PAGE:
Slovenia and Austria remain at odds over border checks
Slovenia has long decried police checks on Austria's border and Prime Minister Robert Golob's first official visit to Austria on 13 June did not bring a convergence of views.
After meeting Chancellor Karl Nehammer, Golob criticised the checks on the Austrian-Slovenian border, in place since the 2015 migration crisis, as unjustified and ineffective.
"Data shows that such measures do not stop migration", said Golob, who singled out Denmark as an example of migration control that countries should follow.
In May, Austria extended border checks by another six months despite Slovenia's protests and despite a recent EU Court ruling stating that such checks cannot just be extended indefinitely with the same reasoning.
Although Golob and Nehammer agreed cooperation with transit countries and countries of origin should be intensified, Nehammer said that for Austria protecting its border was of utmost importance.
"We must combine various measures," he said, citing statistics showing Austria had 109,000 applicants for asylum in 2022, of whom three quarters were not previously registered.
But asked why his country does not introduce control on the border with Italy, from where migration pressure is bigger, he said the migration route had changed due to the strict control of the border with Slovenia.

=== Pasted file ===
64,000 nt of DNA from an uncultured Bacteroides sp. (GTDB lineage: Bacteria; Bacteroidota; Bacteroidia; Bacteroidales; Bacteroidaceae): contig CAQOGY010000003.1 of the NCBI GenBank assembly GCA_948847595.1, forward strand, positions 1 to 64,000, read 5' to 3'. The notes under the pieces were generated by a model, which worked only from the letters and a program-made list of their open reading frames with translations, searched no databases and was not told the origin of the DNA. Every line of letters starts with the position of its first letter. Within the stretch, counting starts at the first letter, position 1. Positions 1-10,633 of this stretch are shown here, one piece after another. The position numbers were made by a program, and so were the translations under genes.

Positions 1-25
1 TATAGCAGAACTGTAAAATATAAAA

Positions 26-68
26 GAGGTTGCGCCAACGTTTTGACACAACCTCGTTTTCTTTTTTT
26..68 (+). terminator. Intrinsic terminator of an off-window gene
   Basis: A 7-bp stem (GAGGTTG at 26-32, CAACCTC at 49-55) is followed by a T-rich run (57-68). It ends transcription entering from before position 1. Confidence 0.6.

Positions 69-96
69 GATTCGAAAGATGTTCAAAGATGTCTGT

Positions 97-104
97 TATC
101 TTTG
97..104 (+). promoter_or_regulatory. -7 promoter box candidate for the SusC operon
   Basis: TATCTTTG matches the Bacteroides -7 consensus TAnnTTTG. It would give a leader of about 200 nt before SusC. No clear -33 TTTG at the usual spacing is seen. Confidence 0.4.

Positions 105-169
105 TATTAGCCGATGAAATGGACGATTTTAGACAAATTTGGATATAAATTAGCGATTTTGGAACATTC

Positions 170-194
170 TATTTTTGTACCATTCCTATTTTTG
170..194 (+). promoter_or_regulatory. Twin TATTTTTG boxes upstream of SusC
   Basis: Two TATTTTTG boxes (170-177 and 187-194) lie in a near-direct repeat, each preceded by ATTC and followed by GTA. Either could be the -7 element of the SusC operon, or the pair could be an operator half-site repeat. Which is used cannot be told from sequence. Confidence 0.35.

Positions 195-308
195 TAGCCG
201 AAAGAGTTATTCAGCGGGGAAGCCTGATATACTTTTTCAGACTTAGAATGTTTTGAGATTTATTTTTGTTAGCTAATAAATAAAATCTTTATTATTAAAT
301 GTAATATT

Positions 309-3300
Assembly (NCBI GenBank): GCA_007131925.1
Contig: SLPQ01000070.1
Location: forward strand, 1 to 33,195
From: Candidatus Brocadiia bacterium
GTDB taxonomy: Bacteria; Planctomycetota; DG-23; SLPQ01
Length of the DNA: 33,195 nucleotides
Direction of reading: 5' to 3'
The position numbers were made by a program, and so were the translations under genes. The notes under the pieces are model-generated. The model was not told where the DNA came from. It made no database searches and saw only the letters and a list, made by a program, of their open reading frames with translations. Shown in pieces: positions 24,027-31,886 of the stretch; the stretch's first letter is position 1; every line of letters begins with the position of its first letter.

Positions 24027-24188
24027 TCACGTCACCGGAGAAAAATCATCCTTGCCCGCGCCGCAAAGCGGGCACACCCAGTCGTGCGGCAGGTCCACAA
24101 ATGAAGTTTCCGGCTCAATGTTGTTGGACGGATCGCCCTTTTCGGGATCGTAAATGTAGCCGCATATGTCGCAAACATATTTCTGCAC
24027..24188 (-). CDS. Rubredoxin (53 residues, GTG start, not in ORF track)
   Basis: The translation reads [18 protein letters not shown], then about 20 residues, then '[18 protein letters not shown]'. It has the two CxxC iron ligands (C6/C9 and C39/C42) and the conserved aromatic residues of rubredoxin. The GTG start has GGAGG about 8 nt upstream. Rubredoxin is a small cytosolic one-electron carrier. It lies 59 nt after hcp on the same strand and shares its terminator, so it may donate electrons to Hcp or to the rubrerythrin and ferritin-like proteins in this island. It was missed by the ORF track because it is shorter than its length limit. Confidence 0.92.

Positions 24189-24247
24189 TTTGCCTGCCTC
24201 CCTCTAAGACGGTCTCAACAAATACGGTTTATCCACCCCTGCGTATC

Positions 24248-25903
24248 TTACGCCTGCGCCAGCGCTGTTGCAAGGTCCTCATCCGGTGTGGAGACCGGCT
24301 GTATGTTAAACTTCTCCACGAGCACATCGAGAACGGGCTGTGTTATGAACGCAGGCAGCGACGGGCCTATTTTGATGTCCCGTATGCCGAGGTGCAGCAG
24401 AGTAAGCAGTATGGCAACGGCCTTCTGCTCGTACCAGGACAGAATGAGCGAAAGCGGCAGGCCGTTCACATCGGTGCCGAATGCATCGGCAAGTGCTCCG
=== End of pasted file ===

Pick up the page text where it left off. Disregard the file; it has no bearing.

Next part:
Slovenia, meanwhile, has "no intention of introducing border control with Croatia, with which we are also setting an example to Austria that migration can be tackled in different ways", said Golob.
Indeed, Slovenia has recently been dismantling hundreds of kilometres of fence on the border with Croatia that it put in place after the migration crisis.
The government says a fence is no longer needed not just because it is not effective but also because it does not make sense now that Croatia is in the Schengen zone.
Golob announced that Slovenia had instead given initiatives to expand mixed police patrols with neighbouring countries from border areas across the entire participating countries.
Nehammer acknowledged that "businesses need migration, but it has to be in accordance with the rules. If we manage to reduce the pressure on the border, then we can start talking about different measures on the border."